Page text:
The American painter, Frederic Remington (1861-1909), is famous for his drawings, paintings, and sculptures of American West cowboys and their horses which he created in the late 1800s. His art career started by providing freelance illustrations of the American West to magazines. Later, he decided to turn professional. He kept creating illustrations, paintings, and sculptures of the American West as a professional artist.
Remington had a concise career as a professional artist, but in that relatively short period, he created more than 3,000 drawings and paintings. According to art historians, his later works (after 1900) are distinctively different from his earlier works and are more “modern” than his older works.
In this article, we’ll briefly examine Remington’s life story and then discuss the trends in his later works.
Remington’s Life Story in Brief
Famous artist Frederic Remington was an only child who loved hunting, swimming, horse riding, and camping. From a young age, he was very interested in the American West cowboys with their horses. He was also interested in soldiers, the cavalry, and the Native American people. He started making drawings and sketches of cowboys and soldiers as a young boy.
After he completed school, he worked as a magazine correspondent and illustrator. In that capacity, he travelled a lot in the American West. He made 16 trips as a journalist to the American West. During those trips, he gathered information and made sketches, took photographs (black and white), and collected artefacts for his illustrations. These sketches and notes later also formed part of his inspiration.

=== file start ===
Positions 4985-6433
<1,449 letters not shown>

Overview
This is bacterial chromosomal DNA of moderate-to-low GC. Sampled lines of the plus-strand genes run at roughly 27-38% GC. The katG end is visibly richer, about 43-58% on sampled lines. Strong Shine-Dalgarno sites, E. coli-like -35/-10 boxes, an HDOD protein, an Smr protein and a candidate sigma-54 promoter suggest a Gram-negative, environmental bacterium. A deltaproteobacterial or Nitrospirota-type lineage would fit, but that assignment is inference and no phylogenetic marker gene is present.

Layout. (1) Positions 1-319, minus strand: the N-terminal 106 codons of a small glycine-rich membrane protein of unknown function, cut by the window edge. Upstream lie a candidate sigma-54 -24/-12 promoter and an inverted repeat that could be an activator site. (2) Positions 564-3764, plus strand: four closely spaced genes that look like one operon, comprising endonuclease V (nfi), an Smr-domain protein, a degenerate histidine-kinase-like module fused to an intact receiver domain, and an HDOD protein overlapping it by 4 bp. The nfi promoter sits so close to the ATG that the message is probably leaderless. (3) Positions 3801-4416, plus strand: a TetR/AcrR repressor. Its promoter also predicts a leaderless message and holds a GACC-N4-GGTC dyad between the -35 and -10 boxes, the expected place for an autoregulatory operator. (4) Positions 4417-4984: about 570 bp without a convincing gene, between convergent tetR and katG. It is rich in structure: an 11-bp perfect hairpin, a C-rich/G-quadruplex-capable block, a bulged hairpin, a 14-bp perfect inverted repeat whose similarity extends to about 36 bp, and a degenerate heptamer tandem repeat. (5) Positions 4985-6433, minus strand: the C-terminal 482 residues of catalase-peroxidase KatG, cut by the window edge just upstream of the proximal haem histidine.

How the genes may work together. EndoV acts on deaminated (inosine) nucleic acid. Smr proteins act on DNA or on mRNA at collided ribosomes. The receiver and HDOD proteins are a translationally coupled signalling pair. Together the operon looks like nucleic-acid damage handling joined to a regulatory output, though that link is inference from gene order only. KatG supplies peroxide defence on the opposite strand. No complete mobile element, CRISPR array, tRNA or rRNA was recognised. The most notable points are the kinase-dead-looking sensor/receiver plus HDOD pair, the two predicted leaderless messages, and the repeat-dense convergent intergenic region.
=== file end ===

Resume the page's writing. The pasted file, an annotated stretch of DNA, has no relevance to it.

Later, he became a half-owner of a Kansas City saloon but continued sketching. The saloon inhabitants were often the subjects of his works of art. When his wife left him, and the saloon business took a knock, Remington decided to become a full-time artist. His first artworks were sold to locals.
He also started his studies at the Art Students League of New York, and although he was there for only a few months, it enhanced his painting technique. In 1889 he won a second-class medal at the Paris Exposition with some of his early works, and the American committee selected him to represent American painting there.
After 1900 – Change in Subject Matter
In his later works, his subject matter became less straightforward, more ambiguous, sinister, and without unnecessary information. For many art lovers and contemporary “Remington followers,” that was a fresh new breeze in his works. His later works also lost the hard-edged, cartoonish quality of illustration and became more painterly.
In 1903, the artist created one of Frederic Remington’s paintings, “His First Lesson.” It depicts the workers on an American-owned ranch in Chihuahua, Mexico. The workers are depicted with starched white shirts and slouch-brimmed hats. This painting is an excellent example of Remington’s intention in his later paintings to entice his audience to take away something to think about after viewing the painting.
“His first Lesson” differs from his earlier depictions of cowboys and Native American people.
After 1900 – More “Modern” and Newer Techniques